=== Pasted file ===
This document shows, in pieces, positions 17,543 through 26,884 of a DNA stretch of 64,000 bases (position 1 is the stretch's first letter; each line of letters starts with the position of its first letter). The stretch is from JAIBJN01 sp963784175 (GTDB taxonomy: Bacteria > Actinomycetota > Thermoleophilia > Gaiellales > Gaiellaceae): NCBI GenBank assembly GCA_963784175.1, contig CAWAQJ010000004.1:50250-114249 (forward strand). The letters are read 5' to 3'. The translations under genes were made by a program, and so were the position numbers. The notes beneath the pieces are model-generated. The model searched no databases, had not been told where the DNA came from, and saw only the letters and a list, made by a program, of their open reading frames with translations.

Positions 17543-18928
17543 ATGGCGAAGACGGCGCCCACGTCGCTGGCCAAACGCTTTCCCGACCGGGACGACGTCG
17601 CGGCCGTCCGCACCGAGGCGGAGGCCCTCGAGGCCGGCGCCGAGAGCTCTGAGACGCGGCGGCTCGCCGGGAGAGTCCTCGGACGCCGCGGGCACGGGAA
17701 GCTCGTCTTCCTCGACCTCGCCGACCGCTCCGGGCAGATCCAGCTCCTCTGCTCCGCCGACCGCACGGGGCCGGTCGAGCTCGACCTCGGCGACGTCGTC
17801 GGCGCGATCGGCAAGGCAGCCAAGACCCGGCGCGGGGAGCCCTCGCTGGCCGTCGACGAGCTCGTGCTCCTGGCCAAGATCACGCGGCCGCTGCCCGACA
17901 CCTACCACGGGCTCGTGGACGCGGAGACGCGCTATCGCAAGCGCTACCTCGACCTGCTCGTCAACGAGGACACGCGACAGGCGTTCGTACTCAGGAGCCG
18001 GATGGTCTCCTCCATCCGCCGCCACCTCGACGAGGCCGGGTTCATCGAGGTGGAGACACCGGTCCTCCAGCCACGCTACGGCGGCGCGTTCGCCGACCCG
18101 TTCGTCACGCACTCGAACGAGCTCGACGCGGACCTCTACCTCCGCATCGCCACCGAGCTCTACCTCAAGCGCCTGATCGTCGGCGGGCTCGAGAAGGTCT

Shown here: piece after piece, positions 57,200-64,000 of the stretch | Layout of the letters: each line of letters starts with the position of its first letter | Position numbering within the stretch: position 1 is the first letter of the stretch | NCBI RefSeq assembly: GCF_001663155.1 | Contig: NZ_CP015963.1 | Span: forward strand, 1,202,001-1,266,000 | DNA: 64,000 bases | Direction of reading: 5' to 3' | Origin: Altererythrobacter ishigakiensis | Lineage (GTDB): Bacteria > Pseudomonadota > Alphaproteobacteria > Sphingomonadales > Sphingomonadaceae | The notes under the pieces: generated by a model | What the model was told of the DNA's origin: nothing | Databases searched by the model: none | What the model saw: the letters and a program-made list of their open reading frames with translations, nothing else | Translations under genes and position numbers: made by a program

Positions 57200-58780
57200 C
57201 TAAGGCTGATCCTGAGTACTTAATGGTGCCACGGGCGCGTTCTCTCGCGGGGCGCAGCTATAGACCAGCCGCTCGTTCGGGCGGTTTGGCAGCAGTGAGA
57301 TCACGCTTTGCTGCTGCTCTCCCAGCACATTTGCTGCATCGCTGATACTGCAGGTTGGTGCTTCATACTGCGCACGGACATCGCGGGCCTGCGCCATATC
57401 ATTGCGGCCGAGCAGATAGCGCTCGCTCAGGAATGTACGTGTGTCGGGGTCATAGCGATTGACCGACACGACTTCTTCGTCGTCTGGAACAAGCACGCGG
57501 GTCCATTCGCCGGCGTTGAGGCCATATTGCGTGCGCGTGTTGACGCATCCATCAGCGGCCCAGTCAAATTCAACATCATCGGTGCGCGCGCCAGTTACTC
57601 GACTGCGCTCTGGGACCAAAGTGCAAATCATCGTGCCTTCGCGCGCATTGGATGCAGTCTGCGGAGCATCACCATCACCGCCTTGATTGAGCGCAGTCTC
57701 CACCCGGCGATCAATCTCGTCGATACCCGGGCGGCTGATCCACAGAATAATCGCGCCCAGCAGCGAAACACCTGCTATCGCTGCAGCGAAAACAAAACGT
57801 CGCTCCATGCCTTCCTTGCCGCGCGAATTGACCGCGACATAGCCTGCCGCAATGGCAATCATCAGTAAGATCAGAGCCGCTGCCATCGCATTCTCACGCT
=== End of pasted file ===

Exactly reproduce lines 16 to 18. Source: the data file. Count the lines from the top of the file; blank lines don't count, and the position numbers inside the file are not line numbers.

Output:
57501 GTCCATTCGCCGGCGTTGAGGCCATATTGCGTGCGCGTGTTGACGCATCCATCAGCGGCCCAGTCAAATTCAACATCATCGGTGCGCGCGCCAGTTACTC
57601 GACTGCGCTCTGGGACCAAAGTGCAAATCATCGTGCCTTCGCGCGCATTGGATGCAGTCTGCGGAGCATCACCATCACCGCCTTGATTGAGCGCAGTCTC
57701 CACCCGGCGATCAATCTCGTCGATACCCGGGCGGCTGATCCACAGAATAATCGCGCCCAGCAGCGAAACACCTGCTATCGCTGCAGCGAAAACAAAACGT